It's well-known that women have a longer lifespan compared to men. But the exact reason behind their longevity remains to be a mystery.
Researchers Steven Austad and Kathleen Fischer of the University of Alabama explored this riddle in their latest perspective piece.
"Humans are the only species in which one sex is known to have a ubiquitous survival advantage," the researchers write in their review covering a multitude of species. "Indeed, the sex difference in longevity may be one of the most robust features of human biology," they added.
‘Women are born with a more powerful immune system that protects them against disease well into old age, resulting in increased lifespan compared to men.’
Though other species, from roundworms and fruit flies to a spectrum of mammals, show lifespan differences that may favour one sex in certain studies, contradictory studies with different diets, mating patterns or environmental conditions often flip that advantage to the other sex. With humans, however, it appears to be all females all the time.
"We don't know why women live longer. It's amazing that it hasn't become a stronger focus of research in human biology," said Austad.
One of the evidences of the longer lifespan for women includes 'The Human Mortality Database,' which has complete lifespan tables for men and women from 38 countries that go back as far as 1751 for Sweden and 1816 for France. Again, longer female survival expectancy is seen across the lifespan, at early life (birth to 5 years old) and at age 50.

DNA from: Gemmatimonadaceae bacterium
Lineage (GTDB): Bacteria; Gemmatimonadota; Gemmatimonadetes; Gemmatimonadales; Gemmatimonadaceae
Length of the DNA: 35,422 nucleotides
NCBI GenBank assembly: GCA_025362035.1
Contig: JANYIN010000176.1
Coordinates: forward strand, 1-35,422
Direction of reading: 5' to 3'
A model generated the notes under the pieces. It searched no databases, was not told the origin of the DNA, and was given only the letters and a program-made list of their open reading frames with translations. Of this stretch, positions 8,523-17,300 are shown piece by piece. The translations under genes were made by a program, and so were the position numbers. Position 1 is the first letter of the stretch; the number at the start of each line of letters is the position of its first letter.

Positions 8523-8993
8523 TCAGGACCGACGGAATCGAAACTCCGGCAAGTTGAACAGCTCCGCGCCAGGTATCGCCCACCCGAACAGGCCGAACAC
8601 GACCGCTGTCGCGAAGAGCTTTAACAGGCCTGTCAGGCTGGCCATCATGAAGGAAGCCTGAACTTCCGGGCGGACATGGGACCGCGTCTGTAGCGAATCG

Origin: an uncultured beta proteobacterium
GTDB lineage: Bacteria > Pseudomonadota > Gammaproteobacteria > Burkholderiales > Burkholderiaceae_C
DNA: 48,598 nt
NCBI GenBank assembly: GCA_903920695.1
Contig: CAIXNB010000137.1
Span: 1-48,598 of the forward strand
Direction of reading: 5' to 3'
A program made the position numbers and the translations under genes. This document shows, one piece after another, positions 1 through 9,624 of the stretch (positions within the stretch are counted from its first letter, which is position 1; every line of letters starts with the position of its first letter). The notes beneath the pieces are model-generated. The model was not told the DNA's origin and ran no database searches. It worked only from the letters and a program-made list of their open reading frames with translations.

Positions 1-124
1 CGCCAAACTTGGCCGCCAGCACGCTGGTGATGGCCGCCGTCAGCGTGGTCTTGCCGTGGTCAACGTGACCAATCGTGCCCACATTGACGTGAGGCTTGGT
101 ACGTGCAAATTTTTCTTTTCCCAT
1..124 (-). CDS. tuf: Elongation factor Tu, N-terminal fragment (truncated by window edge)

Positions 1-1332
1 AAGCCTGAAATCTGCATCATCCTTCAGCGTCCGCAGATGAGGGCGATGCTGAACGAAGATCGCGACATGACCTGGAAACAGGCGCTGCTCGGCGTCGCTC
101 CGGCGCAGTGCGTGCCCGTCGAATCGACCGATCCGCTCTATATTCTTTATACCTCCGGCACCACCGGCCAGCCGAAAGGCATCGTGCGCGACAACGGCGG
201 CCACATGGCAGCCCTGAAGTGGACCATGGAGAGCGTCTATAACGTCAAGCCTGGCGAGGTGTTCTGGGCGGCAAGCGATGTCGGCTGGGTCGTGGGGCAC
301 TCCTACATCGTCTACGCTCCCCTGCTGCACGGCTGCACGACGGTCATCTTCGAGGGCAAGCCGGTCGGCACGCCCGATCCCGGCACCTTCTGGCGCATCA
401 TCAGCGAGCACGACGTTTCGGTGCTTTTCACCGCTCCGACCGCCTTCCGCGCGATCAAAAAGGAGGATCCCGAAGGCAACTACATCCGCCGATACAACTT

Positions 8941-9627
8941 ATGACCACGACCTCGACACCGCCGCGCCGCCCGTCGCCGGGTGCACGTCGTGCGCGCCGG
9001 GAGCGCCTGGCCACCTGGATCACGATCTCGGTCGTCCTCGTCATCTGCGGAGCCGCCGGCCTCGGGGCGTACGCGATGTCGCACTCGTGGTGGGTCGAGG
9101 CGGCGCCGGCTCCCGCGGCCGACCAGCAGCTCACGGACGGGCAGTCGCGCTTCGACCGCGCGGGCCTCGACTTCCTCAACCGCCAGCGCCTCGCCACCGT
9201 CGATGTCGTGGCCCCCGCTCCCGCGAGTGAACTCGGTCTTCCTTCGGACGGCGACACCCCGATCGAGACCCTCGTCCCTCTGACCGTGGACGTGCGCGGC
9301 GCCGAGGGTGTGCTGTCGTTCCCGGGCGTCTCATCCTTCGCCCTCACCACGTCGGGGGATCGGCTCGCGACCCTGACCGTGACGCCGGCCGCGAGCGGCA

It is also seen at the end of life, where Gerontology Research Group data for the oldest of the old show that women make up 90 percent of the super centenarians, those who live to 110 years of age or longer.
Longevity may relate to immune system differences, responses to oxidative stress, mitochondrial fitness or even the fact that men have one X chromosome (and one Y), while women have two X chromosomes. But the female advantage has a thorn.
"One of the most puzzling aspects of human sex difference biology," write Austad and Fischer, "something that has no known equivalent in other species, is that for all their robustness relative to men in terms of survival, women on average appear to be in poorer health than men through adult life."
This higher prevalence of physical limitations in later life is seen not only in Western societies, they say, but also for women in Bangladesh, China, Egypt, Guatemala, India, Indonesia, Jamaica, Malaysia, Mexico, the Philippines, Thailand and Tunisia. But this is just one of several plausible hypotheses for the mystery of why women live longer, on average, than men. This study has been published in Cell Metabolism